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Airport security may be fast scan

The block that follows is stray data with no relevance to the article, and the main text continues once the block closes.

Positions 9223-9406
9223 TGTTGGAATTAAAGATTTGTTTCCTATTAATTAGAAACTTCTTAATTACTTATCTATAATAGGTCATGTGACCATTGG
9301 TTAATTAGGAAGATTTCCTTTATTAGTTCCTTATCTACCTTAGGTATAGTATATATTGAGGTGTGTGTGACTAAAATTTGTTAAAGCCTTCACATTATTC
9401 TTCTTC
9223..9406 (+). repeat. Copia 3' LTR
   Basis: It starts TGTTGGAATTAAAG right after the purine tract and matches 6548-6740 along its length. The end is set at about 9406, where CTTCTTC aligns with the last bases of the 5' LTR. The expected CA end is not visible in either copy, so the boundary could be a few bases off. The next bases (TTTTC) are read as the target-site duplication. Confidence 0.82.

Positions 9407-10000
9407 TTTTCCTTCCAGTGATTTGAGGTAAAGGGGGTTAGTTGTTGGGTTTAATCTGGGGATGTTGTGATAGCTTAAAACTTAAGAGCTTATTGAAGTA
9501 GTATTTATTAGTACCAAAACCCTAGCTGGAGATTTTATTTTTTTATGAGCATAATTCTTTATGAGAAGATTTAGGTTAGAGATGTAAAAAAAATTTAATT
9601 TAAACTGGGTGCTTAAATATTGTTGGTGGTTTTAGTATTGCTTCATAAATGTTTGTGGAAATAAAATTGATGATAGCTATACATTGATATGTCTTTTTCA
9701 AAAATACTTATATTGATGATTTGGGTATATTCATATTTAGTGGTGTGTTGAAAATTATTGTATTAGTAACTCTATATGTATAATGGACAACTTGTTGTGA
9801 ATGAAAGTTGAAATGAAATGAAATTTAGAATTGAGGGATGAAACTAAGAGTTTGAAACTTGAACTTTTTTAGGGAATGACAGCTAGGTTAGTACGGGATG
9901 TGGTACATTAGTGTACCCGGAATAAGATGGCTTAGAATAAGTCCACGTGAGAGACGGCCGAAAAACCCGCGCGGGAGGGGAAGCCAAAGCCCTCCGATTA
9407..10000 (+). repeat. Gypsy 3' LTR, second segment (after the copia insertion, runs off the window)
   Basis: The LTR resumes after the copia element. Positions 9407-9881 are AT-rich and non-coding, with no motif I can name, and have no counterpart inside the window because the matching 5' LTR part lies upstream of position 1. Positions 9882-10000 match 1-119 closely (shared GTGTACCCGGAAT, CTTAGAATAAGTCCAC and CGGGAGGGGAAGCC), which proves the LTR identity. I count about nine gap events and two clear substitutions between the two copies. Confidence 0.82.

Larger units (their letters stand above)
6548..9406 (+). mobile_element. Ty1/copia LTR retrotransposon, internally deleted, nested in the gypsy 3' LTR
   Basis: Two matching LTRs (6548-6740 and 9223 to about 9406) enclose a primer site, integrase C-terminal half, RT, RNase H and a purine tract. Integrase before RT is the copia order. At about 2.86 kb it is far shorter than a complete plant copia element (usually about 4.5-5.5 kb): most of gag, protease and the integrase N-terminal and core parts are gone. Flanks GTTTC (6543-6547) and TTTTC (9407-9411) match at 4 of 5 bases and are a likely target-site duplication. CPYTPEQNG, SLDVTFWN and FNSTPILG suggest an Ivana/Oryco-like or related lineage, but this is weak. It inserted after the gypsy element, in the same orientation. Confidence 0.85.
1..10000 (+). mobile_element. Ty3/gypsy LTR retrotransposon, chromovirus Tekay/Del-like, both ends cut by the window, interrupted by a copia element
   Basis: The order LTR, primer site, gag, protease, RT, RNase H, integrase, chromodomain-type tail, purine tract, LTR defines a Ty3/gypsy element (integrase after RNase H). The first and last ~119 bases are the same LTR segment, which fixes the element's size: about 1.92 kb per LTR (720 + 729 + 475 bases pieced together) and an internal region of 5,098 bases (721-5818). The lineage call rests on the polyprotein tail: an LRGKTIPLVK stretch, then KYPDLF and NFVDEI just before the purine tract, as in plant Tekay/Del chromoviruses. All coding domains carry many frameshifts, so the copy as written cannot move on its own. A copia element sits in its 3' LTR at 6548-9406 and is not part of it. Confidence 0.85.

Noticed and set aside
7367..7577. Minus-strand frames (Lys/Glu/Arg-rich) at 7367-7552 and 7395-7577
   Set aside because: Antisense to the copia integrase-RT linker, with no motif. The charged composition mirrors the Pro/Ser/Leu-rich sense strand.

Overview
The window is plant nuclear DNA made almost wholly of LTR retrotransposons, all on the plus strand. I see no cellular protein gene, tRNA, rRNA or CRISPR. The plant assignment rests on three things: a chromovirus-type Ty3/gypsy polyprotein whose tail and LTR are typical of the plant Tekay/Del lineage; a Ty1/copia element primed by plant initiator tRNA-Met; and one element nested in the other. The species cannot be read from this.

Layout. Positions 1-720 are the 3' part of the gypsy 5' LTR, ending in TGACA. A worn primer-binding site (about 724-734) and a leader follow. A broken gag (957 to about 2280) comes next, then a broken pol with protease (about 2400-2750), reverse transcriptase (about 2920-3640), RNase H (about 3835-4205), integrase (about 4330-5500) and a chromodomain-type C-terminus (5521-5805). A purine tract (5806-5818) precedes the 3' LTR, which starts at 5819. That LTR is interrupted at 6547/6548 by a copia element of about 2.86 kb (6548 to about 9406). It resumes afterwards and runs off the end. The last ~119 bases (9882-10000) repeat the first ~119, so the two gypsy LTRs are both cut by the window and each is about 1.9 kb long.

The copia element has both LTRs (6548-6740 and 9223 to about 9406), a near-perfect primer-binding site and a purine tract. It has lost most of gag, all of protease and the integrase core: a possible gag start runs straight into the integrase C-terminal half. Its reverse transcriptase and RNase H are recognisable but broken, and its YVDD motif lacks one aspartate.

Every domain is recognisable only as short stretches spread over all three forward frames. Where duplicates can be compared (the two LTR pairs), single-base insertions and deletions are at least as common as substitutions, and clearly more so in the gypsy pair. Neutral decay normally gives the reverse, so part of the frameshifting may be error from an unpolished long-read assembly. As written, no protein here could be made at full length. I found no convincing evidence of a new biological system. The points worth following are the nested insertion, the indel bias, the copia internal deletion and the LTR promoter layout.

first_imgIn 2003, TSA cut most of its $75 million research budget to try to address a deficit. Its research office was later consolidated into DHS’s research arm, which has failed to spend $200 million from past years, leading lawmakers to rescind the money this summer. “The TSA is groping around, moving money,” said Rep. Peter DeFazio of Oregon, a senior Democrat on the Homeland Security Committee. “They don’t have enough money to have enough employees, and they can’t buy new equipment.” Even as the recent British terror plot was unfolding, Homeland Security quietly tried to take away $6 million that was supposed to be spent this year developing new technology for detecting explosives. There will never be enough money or improvements in technology, said Richard Lanza, senior research scientist at the Massachusetts Institute of Technology. “We’re always faced with this unpleasant and nasty fact: People are going to come up with new explosives which won’t be detected by this,” Lanza said. “You’re just trying to make it harder for the bad guys.” Among the newer technologies, the puffer is a tall, clear cylinder that looks like a Star Trek transporter. Passengers chosen largely at random are hit with quick blasts of air – not quite enough to ruffle the hair – to dislodge trace particles of explosives or narcotics from a passenger’s skin and clothing. An instant microscopic analysis determines whether the passenger has been exposed to illicit substances. In the future, luggage will be “sniffed” for minute traces of explosives or bombarded with neutrons, subjecting it to CT scans, which differs from traditional X-rays in that they take hundreds of pictures of an object from a variety of angles. Passengers at San Francisco’s international terminal can glimpse a “Checkpoint of the Future” as envisioned by GE Security. The company has set up camp next to the checkpoint of today, a working security zone where plastic bins clatter and passengers shuffle through metal detectors. The GE “lab” is a nonworking checkpoint where the company is researching and tweaking its gear in hopes of winning government approvals and ironing out technical glitches. Much of that gear is mock-up equipment where company officials can demonstrate the dream: a half-minute process, starting with a device that scans a passenger’s finger for explosives and drug particles. A conveyor belt would use CT to peer at carry-on items. A body scan would look through clothing for knives, guns and bombs. A shoe scanner would end the need to kick off footwear. GE Security said it has spent more than $100 million over the past five years in developing next-generation aviation screening technologies and products. The government is particularly interested in developing the ability to quickly analyze what’s inside liquid containers after the recent discovery of a London-based plot to bring down airliners using explosives disguised as common household items, said Jennifer Peppin, a spokeswoman for the TSA’s Western region. Rapiscan Systems Neutronics and Advanced Technologies of Santa Clara is trying to perfect a device that can peer into bottles, books and shoes and identify explosives inside. The scanner, slightly larger than a tipped-over phone booth, hits the object with neutrons and analyzes the gamma rays that bounce back, telling the machine which elements are present. One recent afternoon, Pat Shea, Rapiscan’s chief operating officer, placed a bottle of wine in the machine’s drawer and started the analysis. A whirring sound followed for about 40 seconds, followed by an analysis: The bottle indeed contained wine. Despite all the years and dollars his company has poured into research and development, Shea cautions against an over-reliance on technology. “No one device is a silver bullet,” he said.160Want local news?Sign up for the Localist and stay informed Something went wrong. Please try again.subscribeCongratulations! You’re all set! SAN FRANCISCO – At the airport check-in of tomorrow, “getting through security” should take 30 seconds. Passengers breeze through a series of scanners that probe for explosives, weapons, even drugs. Shoes stay on feet, laptops in cases. A machine confirms that a bottle of wine is wine, and not a disguised cocktail of bomb ingredients. The Sept. 11 terrorist attacks prompted a clampdown at the nation’s airports and a new era of aggravation at security checkpoints. They also accelerated a race to develop better screening technology, research that has advanced with each thwarted terrorism plot. Some of these devices are already snooping through your luggage as part of a 2002 congressional mandate that all checked baggage be scrutinized for explosives, but technical glitches and funding problems stand in the way of other technologies. AD Quality Auto 360p 720p 1080p Top articles1/5READ MOREThe Christmas Truce of 1914 proved that peace is possibleKey questions remain: Are these ready to handle thousands of passengers per hour, and their belongings? “Some things are imminently deployable. Some things are further off,” said Steve Hill, spokesman for GE Security, the unit of General Electric Co. that makes transportation security equipment. “We are not light years off.” Although one futuristic device known as the “puffer” already is in use at San Francisco International and 36 other airports, the government halted its continued rollout recently because of concerns about reliability. The Transportation Security Administration declined to elaborate. Critics also question whether the Bush administration is investing enough, even as it spent nearly $1 billion in fiscal 2006 on explosive-detection equipment for checked luggage and checkpoint screening. TSA and the Department of Homeland Security have repeatedly failed to spend tens of millions of dollars that Congress earmarked for new airport security equipment. last_img read more